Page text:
Dear avocado-toast-eating brethren,
We need to drop Karl Marx like we dropped cable TV.
We’re a generation that's sick of wars (and threats of wars), mass shootings, and media sensationalism. As the ambassadors of the sharing economy and investors in cryptocurrency, we hold innovation and entrepreneurship in high esteem.
Karl Marx is not who we think he is. His philosophy doesn’t align with our values at all. We need to look to somebody more in touch with what’s important to us — someone like Ayn Rand.
Here are 3 reasons we should kick ol’ Karl to the curb and pick up Ayn Rand instead.
Karl Marx advocates using violence to get what you want.
We hate the constant stream of wars the US gets involved in. Whether it’s Iraq or Afghanistan, or the threat of the Islamic State or North Korea, we’re just tired of it all. Why can’t everyone get along? Why do we have to topple regime after regime and flex our muscles on Twitter? Don’t even get us started on the mass shootings. It’s 2017, for crying out loud! This violence needs to stop.
If only Karl Marx felt the same way. But unfortunately, he says that the only way to bring about the ideal political state is through violent revolution:
“In depicting the most general phases of the development of the proletariat, we traced the more or less veiled civil war, raging within existing society, up to the point where that war breaks out into open revolution, and where the violent overthrow of the bourgeoisie lays the foundation for the sway of the proletariat.”
The Communist Manifesto, Karl Marx
Oh, brother... Please: No. More. Wars.
Ayn Rand, on the other hand, is not a proponent of violence. She says violence should only be a means of self-defense. If someone invades your country, you can retaliate. If someone punches you in the face, you can retaliate. If someone tries to steal your stuff, you can retaliate. But there’s no reason you should employ violence other than if you or your stuff are attacked.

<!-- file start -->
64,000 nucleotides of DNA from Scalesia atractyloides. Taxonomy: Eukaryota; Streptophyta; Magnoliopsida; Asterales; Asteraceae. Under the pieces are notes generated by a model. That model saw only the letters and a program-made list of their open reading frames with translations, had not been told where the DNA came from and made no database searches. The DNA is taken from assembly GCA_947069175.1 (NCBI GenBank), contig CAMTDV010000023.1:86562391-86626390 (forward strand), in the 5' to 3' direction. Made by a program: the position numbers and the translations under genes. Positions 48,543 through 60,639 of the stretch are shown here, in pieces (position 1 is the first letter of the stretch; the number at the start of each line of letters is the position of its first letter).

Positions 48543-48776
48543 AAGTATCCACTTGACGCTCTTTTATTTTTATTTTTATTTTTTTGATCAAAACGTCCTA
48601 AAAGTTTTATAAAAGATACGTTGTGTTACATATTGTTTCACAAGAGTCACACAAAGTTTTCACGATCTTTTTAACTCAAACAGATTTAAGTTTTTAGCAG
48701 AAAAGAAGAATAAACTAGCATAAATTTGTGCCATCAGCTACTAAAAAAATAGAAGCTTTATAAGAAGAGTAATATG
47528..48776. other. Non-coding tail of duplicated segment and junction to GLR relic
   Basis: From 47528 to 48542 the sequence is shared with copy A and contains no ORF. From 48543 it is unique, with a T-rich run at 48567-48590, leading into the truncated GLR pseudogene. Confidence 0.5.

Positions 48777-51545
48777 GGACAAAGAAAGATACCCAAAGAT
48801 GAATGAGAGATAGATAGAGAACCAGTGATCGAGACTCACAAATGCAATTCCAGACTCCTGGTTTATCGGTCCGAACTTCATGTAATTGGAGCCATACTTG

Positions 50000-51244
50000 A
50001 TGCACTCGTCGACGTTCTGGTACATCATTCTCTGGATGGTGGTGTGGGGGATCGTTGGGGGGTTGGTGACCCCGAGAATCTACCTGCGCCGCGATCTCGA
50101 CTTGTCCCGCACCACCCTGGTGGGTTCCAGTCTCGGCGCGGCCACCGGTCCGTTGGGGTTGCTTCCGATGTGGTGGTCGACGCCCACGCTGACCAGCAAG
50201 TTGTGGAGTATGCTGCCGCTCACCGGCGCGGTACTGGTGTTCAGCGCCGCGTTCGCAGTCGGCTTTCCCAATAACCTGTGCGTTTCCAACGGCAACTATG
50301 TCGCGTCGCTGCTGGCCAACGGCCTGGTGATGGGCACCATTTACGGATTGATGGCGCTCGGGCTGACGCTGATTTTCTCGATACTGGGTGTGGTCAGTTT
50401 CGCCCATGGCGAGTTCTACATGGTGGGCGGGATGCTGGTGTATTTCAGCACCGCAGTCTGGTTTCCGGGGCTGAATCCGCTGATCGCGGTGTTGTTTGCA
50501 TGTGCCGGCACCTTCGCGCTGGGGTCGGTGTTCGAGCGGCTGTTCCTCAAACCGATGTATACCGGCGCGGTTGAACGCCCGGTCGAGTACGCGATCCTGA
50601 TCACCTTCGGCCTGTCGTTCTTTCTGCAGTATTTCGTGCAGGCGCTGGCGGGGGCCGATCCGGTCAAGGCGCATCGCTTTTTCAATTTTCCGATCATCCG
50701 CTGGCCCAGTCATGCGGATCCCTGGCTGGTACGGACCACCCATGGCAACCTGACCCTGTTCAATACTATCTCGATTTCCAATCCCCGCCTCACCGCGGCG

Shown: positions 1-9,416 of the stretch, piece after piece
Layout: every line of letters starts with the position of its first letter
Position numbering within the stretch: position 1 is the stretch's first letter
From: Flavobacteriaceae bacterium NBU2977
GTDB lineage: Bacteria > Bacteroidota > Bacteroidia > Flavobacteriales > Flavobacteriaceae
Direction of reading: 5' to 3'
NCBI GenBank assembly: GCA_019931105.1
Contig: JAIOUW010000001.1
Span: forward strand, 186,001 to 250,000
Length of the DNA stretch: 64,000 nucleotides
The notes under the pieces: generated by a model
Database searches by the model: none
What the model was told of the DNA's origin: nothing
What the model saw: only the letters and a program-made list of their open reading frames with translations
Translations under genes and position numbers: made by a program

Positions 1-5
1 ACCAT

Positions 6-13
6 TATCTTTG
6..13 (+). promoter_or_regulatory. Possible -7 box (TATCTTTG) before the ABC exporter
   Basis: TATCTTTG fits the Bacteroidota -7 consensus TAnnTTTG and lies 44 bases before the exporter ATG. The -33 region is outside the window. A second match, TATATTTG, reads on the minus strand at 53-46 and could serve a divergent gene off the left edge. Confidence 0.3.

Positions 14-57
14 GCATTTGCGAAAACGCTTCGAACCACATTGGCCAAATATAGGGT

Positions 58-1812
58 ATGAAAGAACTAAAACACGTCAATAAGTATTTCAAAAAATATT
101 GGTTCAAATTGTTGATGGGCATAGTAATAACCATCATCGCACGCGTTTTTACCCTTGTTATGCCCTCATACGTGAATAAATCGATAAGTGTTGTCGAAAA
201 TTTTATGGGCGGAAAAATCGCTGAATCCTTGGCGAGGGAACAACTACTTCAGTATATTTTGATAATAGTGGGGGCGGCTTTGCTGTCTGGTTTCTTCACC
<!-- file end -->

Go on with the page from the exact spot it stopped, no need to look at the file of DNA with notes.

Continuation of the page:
“A civilized society is one in which physical force is banned from human relationships—in which the government, acting as a policeman, may use force only in retaliation and only against those who initiate its use.”
The Virtue of Selfishness, Ayn Rand
Karl Marx appeals to your emotional indignation.
I groan every time a Boomer rants about “entitled Millennials these days.” We are not entitled. We are not lazy. And when they try to guilt us into going to church more or playing video games less or buying a house or getting married “while we’re still young?” Puh-lease. Emotional appeals are the worst.
And don’t even get us started on media sensationalism. We’ve had enough of the red, shouting faces, the blatant lying and fear-mongering, the “Wars on Christmas.” The media is constantly trying to pit us against each other.
It turns out that Karl Marx uses the same “Us vs. Them” hysteria as CNN and Fox News. He appeals to pathos and emotional outrage to - like we discussed above - try to get us to start a war.
“Freeman and slave, patrician and plebeian, lord and serf, guild-master and journeyman, in a word, oppressor and oppressed, stood in constant opposition to one another, carried on an uninterrupted, now hidden, now open fight, a fight that each time ended, either in a revolutionary reconstitution of society at large, or in the common ruin of the contending classes.”
The Communist Manifesto, Karl Marx
We’re not having any of that though, are we? We’re done being manipulated by outrage and hysteria. It’s time to change the channel to something a little calmer, more grounded, and personally empowering.